Michael Medved: Not All Screen Time Is Created Equal

An important new study from the American Medical Association makes the point that children hurt their school performance not by the total hours they spend on “screen time” but by the kind of screens they choose to watch.

In the journal Jama Pediatrics, the authors summarize 58 studies published in recent years. Their conclusions show that time spent watching TV or playing video games is just as destructive as experts have long maintained—particularly damaging children’s achievement during their teenage years.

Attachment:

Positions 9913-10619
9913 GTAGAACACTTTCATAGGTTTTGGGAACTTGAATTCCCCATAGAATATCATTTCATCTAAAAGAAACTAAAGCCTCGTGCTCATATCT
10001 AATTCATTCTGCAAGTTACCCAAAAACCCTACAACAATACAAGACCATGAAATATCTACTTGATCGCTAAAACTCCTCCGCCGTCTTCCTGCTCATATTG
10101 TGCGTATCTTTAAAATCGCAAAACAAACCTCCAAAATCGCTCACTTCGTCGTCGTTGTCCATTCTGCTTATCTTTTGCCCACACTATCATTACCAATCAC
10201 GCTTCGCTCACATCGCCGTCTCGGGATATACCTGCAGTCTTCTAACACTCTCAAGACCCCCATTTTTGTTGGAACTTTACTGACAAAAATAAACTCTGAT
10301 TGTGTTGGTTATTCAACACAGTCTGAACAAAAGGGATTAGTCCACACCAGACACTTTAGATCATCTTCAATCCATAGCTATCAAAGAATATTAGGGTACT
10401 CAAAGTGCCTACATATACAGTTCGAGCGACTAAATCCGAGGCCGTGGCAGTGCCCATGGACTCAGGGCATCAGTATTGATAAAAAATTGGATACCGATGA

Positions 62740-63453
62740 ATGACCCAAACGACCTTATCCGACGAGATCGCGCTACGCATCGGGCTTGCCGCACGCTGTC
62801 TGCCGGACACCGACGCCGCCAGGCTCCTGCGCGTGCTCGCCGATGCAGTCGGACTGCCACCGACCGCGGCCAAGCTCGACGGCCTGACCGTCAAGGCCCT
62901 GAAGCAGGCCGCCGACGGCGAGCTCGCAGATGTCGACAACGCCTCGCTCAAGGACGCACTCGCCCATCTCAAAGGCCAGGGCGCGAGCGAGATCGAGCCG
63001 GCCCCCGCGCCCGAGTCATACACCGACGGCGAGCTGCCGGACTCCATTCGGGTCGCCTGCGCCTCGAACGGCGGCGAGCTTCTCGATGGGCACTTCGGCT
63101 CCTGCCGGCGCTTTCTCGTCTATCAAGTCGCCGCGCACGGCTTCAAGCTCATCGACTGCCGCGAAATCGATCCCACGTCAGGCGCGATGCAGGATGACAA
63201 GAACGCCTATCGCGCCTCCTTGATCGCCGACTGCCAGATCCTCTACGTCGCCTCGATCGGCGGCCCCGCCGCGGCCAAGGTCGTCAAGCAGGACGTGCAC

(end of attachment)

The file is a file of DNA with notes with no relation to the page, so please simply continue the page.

But other sorts of screen time—like social media on smart phones, or surfing the web—prove far less destructive because they’re less passive, more communicative.

In an era when parents sometimes spend thousands on tutors to boost a child’s academic prospects, they could produce better results by strictly limiting time gawking at the tube, or lost in the fantasy world of video games.